China launches rover toward moon

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China launched a rocket carrying a buggy-like vehicle that is expected to roam and explore the moon's surface for three months.

The Long March rocket lifted off from the Xichang Satellite Launch Center in Sichuan Province at 1:30 a.m. today, Beijing time (12:30 p.m. EST Sunday), the official Xinhua news agency reported.

If all goes as planned, a landing vehicle and the roving vehicle will reach the moon's surface in about two weeks. It will be the first time anyone has done a soft landing on the moon since 1976, when the Soviet Union landed its Luna 24 probe.

The unmanned rover is a gold-colored vehicle that looks like a dune buggy. It is expected to conduct various scientific experiments such as planting a telescope on the moon's surface and exploring under the surface of the moon, as well as transmitting photographs back to Earth.

The real purpose, aerospace experts believe, is to practice the techniques to eventually put a human on the moon.

"It comes at a time when America is dithering. Russia has lost the plot a bit. China sees the possibility of leading," said David Whitehouse, a British astrophysicist who has written a book about the moon. "It will upset the Americans because the Americans think they own the moon."

For domestic audiences, the propaganda value is huge and Chinese media are playing it to the hilt. Even the name of the rover, Jade Rabbit, was selected by a public poll. The name refers to the pet rabbit of the Chinese moon goddess, Chang'e -- which is the name of the landing vehicle as well. Two previous Chang'e missions orbited the moon in 2007 and 2010.

The rocket launch was broadcast live on Chinese television, although viewership was reduced by the early-morning timing.

"The timing is dictated more by physics than by propaganda," said Morris Jones, an Australian space analyst. He said that while the launch itself was relatively uncomplicated, as is the task of getting into orbit around the moon -- something China has already done twice -- the landing could be more difficult.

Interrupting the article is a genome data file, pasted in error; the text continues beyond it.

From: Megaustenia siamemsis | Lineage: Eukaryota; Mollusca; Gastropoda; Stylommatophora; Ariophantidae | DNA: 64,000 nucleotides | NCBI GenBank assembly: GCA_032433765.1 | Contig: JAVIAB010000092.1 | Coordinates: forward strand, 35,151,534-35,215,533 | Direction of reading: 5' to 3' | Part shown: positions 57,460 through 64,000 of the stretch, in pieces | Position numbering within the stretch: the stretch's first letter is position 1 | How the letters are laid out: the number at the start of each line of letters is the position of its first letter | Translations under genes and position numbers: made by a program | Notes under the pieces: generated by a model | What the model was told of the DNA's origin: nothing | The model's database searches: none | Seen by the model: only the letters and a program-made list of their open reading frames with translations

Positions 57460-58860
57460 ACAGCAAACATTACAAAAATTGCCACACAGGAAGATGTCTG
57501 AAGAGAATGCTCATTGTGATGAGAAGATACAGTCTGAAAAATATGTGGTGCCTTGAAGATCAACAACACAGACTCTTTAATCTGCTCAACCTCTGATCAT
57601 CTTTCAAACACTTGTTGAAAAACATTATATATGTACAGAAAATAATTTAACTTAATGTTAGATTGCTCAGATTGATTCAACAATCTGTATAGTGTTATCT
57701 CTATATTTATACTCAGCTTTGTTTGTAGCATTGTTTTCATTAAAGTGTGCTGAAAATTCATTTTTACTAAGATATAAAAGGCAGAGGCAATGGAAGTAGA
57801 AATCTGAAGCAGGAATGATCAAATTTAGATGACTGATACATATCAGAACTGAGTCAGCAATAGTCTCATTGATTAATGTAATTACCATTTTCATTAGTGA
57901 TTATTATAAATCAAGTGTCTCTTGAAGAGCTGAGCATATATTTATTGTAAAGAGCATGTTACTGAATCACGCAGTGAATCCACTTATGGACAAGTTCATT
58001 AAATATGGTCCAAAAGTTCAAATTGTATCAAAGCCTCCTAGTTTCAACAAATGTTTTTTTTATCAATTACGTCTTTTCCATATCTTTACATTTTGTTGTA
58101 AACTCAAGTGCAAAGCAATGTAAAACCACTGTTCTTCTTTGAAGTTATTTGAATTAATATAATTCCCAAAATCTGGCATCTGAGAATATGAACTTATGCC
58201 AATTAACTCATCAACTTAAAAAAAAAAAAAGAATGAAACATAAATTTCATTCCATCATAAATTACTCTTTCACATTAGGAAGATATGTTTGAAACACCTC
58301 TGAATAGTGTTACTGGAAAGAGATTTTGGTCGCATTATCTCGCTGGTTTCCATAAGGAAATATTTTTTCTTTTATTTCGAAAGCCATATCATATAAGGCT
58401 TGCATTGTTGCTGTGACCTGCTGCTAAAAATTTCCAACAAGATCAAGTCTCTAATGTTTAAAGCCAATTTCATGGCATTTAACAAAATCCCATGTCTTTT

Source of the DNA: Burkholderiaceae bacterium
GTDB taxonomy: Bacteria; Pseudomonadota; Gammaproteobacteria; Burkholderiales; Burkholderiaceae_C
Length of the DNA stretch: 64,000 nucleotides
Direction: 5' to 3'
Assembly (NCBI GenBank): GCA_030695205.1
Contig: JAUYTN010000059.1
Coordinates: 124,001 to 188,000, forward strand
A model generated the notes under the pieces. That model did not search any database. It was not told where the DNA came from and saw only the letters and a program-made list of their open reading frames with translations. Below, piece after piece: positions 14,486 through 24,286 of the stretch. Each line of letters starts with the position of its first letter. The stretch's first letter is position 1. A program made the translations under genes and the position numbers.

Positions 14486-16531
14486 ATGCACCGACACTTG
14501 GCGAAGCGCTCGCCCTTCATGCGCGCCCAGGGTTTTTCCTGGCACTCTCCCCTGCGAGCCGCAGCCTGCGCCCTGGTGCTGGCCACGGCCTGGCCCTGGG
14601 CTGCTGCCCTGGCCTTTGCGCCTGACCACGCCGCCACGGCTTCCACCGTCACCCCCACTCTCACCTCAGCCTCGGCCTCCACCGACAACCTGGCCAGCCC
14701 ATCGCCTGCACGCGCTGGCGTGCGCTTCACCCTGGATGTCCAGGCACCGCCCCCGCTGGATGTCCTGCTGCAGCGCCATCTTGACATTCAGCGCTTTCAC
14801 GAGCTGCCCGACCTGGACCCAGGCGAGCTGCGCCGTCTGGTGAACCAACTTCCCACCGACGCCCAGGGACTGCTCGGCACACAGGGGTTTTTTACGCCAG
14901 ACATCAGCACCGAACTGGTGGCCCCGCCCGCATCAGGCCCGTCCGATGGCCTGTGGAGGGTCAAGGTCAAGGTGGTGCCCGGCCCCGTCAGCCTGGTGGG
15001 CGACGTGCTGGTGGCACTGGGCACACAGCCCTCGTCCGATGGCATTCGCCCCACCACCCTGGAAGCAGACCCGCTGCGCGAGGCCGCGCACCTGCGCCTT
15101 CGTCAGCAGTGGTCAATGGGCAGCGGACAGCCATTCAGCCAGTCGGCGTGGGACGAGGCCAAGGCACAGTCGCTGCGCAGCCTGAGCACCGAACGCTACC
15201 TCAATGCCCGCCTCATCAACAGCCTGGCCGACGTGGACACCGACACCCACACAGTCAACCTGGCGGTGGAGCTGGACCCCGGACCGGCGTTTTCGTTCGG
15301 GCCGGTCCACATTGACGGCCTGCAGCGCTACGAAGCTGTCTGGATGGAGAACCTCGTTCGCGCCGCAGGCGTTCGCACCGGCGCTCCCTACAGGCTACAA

"Landing on the moon is far trickier than simply going into orbit. There is no margin for error," he said.

China's state news service described the mission as the "most complicated and difficult task in China's space exploration."

"More than 80 percent of the technologies adopted in the mission are new," Wu Zhijian, spokesman with State Administration of Science, Technology and Industry for National Defense, told the news service last week.

Only the United States and the Soviet Union have successfully landed on the moon. The U.S. is the only nation to land people on the moon.

Moon exploration enthusiasts are eagerly waiting to learn what the Chinese mission will uncover.

Since the burst of moon exploration in the 1960s and 1970s, particularly the 1969 landing by Neil Armstrong and Buzz Aldrin, the moon's appeal has waned in favor of the planets and asteroids.

In 2010, President Barack Obama canceled the Constellation program, which was supposed to return Americans to the moon by 2020.



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